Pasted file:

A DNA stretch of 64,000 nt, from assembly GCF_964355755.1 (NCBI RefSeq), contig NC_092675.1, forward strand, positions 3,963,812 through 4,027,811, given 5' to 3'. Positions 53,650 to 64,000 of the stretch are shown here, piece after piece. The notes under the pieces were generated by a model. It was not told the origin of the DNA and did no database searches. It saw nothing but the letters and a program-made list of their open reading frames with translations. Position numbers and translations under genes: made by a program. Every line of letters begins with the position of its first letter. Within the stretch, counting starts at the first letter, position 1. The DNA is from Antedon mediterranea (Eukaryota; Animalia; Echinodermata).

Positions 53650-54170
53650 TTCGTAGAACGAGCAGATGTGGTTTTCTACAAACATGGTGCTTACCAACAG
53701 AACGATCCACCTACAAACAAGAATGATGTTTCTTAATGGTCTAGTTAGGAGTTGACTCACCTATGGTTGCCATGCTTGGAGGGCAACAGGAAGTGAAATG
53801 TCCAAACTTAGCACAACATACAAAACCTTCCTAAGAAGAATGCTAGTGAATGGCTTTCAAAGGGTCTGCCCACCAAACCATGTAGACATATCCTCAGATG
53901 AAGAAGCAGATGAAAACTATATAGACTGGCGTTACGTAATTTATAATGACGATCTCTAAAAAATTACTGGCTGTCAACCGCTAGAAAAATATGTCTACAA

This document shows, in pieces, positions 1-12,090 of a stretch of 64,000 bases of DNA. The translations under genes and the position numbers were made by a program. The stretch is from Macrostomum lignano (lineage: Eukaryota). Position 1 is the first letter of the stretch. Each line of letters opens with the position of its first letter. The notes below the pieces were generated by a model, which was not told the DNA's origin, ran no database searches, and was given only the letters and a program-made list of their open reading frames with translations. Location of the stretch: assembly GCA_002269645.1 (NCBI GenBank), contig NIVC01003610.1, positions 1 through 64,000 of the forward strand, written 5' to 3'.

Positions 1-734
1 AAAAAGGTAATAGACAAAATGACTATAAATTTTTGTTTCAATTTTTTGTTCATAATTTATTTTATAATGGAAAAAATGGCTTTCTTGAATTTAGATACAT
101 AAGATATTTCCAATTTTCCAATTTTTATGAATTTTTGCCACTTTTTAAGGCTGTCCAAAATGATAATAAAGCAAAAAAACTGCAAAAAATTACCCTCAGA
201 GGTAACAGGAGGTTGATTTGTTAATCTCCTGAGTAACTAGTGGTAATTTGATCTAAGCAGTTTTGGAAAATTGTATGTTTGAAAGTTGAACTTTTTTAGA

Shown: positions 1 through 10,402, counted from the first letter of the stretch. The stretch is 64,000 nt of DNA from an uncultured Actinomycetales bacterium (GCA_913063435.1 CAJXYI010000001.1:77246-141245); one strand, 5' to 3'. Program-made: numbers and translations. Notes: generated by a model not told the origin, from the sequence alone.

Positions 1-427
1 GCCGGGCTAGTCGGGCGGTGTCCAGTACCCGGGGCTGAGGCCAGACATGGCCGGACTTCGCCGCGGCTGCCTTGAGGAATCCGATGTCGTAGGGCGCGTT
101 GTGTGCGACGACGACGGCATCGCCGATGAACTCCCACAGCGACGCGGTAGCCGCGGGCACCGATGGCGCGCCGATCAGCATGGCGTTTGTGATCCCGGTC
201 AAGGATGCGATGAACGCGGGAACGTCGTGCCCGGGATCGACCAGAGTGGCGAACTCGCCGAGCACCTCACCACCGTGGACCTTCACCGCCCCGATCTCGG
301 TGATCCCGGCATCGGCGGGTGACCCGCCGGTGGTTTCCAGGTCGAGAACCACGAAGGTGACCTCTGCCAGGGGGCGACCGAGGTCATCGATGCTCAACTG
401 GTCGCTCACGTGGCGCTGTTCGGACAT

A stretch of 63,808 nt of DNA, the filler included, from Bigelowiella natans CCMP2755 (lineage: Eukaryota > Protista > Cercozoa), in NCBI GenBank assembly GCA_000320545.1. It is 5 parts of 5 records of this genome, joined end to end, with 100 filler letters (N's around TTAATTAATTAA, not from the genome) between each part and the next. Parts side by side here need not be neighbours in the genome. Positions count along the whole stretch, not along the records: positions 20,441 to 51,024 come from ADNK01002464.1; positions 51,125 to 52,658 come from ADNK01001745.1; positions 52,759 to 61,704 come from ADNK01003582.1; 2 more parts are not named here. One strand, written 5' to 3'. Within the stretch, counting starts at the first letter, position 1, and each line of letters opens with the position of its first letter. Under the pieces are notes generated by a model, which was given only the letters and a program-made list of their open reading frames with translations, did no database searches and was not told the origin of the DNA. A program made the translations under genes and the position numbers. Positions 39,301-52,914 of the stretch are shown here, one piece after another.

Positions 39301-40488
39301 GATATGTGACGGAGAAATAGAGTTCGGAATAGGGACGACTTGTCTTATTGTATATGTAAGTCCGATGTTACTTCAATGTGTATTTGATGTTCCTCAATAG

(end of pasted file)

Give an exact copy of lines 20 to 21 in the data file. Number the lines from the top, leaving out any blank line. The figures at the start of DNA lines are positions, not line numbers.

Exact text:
Positions 39301-40488
39301 GATATGTGACGGAGAAATAGAGTTCGGAATAGGGACGACTTGTCTTATTGTATATGTAAGTCCGATGTTACTTCAATGTGTATTTGATGTTCCTCAATAG